Fletch (1974) – Gregory McDonald

I first read Fletch back in the 80s when the Chevy Chase movie was coming along, and for some reason I had problems keeping the story threads straight, as most of the text in the novel is dialogue, not action, so I would lose who said what and would have to go back, and back again.

I was young.

I thought I would try again, as I seem to be on a bit of a mystery kick right now, and this time around I really enjoyed McDonald’s novel, the first in a series of Fletch tales, that is filled with lots of humour, and an engaging story.

Irwin Maurice Fletcher, Fletch to his friends, is a top-notch journalist. He’s been working undercover on a story for the better part of a month about drug dealing on a Californian beach when he is approached by Alan Stanwyk, a fairly wealthy man, who offers him a large sum of money to kill him – he says he’s dying of cancer and would like to take the easy way out before it gets really bad. He can’t kill himself because he has a large insurance policy taken out on him, but murder would do just fine.

Fletch says sure.

While he works the beach/drug case he finds suggestive leads, and has to deal with a fifteen year old girl turning tricks. At his apartment he has to deal with a divorce attorney, and two ex-wives, both of whom still claim to love him, but also really want their alimony. At work he has to deal with an editor he feels is an idiot, and the uncomfortable necessity of wearing shoes.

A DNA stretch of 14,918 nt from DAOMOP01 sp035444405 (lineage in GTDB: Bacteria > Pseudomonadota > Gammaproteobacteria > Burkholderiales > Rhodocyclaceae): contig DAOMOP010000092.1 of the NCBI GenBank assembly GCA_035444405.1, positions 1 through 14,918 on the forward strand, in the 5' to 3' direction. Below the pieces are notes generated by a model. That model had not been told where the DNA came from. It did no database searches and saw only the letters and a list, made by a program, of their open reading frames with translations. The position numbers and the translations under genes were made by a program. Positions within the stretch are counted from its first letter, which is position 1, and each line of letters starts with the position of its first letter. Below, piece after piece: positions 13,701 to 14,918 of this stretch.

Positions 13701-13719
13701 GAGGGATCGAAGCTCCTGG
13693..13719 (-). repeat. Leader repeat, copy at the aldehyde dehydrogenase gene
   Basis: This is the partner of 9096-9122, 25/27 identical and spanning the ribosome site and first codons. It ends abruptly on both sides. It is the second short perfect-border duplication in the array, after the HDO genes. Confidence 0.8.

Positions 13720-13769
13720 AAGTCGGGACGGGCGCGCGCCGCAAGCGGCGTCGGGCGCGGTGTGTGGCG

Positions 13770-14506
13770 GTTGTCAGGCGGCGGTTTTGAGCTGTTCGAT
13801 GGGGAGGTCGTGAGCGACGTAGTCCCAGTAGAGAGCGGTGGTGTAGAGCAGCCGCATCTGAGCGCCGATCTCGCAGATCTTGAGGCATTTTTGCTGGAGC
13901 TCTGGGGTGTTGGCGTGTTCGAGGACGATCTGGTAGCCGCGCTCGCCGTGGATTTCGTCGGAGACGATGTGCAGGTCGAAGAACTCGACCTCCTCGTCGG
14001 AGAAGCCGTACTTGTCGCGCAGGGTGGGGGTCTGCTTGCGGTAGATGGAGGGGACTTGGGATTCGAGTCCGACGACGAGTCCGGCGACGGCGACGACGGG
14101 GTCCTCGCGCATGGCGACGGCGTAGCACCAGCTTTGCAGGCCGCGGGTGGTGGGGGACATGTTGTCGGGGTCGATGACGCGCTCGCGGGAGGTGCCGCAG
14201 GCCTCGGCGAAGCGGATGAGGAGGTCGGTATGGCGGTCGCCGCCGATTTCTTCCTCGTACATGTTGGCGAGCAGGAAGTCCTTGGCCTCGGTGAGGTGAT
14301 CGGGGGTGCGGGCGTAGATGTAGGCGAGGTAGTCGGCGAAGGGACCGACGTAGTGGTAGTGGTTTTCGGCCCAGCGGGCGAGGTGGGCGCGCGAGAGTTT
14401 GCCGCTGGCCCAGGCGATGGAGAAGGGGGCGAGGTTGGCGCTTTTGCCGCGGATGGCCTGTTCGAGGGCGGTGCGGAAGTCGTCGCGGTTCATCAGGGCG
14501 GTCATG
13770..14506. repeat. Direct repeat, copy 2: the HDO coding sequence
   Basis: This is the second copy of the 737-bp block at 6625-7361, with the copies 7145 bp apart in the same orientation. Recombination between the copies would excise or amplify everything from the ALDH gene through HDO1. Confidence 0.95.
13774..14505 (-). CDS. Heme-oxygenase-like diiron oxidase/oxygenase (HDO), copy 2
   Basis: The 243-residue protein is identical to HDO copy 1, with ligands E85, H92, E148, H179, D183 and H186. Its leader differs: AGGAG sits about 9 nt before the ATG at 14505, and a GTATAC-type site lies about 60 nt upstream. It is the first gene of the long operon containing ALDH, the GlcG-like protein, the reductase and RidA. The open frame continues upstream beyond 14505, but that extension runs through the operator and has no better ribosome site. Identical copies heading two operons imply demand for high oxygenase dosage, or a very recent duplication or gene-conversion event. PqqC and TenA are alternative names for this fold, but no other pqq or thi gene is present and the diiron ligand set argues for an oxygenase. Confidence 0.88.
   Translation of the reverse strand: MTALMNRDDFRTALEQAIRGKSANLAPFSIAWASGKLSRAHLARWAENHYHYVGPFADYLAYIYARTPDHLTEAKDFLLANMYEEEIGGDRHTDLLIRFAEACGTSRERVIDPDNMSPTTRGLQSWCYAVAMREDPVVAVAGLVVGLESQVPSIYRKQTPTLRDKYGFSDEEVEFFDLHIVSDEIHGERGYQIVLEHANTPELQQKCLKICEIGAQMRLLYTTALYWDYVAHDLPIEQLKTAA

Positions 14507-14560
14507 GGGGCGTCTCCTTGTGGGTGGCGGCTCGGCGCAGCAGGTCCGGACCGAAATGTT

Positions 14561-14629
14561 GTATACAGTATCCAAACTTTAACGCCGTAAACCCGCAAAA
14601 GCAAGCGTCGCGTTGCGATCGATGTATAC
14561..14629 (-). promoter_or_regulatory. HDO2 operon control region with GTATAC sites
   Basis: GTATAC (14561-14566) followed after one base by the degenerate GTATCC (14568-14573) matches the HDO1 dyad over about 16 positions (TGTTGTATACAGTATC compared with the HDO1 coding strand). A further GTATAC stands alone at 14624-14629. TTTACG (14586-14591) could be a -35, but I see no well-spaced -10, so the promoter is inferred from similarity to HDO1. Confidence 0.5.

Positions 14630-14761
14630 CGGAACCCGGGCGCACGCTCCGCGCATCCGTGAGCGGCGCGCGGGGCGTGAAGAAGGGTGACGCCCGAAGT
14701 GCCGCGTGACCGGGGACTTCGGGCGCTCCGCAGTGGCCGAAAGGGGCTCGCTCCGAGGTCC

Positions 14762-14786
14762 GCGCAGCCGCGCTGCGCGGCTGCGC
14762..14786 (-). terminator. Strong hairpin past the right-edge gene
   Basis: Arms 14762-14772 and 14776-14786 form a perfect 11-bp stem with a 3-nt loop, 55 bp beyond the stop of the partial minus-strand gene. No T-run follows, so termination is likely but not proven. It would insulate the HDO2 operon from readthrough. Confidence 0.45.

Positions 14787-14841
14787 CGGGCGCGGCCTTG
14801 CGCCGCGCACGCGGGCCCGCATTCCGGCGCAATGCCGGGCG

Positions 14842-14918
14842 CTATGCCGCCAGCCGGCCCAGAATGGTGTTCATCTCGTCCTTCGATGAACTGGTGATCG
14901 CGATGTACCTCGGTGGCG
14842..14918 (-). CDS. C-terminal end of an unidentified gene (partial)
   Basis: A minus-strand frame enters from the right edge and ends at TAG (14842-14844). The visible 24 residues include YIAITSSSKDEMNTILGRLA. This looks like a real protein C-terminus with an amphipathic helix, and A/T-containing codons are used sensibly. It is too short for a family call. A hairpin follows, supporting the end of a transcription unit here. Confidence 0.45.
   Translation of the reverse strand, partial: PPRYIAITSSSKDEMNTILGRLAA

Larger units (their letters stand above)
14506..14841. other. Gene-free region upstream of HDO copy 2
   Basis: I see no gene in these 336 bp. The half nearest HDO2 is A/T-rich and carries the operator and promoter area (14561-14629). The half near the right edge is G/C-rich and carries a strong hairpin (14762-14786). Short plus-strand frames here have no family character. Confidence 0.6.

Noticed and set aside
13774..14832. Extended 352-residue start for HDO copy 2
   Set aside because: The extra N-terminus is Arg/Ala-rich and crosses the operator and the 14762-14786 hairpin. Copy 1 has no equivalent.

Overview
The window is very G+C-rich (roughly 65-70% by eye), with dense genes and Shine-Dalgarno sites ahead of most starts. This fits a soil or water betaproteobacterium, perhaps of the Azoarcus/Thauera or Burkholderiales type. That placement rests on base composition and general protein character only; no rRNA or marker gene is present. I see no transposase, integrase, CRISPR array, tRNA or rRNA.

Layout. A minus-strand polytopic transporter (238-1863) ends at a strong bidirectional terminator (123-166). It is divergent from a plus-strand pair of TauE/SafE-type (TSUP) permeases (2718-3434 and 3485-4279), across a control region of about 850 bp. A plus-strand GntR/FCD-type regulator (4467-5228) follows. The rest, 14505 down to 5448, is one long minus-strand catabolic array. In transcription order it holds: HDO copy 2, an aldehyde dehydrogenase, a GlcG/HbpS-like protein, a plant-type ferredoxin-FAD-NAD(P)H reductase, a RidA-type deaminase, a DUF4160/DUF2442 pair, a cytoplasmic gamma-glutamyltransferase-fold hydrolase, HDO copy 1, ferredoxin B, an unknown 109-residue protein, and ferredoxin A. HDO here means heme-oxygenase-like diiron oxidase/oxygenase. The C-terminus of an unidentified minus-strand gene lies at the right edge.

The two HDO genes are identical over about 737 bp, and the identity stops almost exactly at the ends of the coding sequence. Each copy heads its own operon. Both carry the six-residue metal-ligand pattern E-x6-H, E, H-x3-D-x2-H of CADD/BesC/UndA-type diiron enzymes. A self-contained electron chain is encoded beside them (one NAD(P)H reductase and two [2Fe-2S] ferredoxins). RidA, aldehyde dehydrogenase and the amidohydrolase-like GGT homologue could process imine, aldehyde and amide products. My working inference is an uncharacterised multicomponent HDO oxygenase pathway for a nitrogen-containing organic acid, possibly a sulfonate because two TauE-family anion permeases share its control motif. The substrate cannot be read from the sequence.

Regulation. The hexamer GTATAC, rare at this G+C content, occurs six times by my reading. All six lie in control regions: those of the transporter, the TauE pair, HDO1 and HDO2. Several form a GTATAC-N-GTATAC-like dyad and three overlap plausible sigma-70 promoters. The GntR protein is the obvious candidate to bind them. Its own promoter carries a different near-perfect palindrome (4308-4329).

And then there’s Stanwyk, and not to mention his lovely wife, Joan.

Fletch, who changes his identity more than his underwear, delves into each part of the mysteries before him, running down leads and answers as he investigates Stanwyk, and compiles his investigation into the beach/drug story.

The wit, and sarcasm that McDonald wields through Fletch is brilliantly and caustically funny, and I love how he ties up all the story threads in one brilliant, and hilarious ending that sees Fletch delivering a helluva story, and a helluva payday.

I think my problem with it, when I was twelve, was not only the way the story was written, largely dialogue, but that I didn’t get all the humour at work in the story as well. I love Fletch’s wit when he messes with his ex-wives, lies to his boss (or the cops), and others, all in order to get his hands on a good story.

Fletch will return in Confess, Fletch (which is actually in production now as a film with Jon Hamm taking on the role of the investigative journalist). I’ll expect more laughs then…

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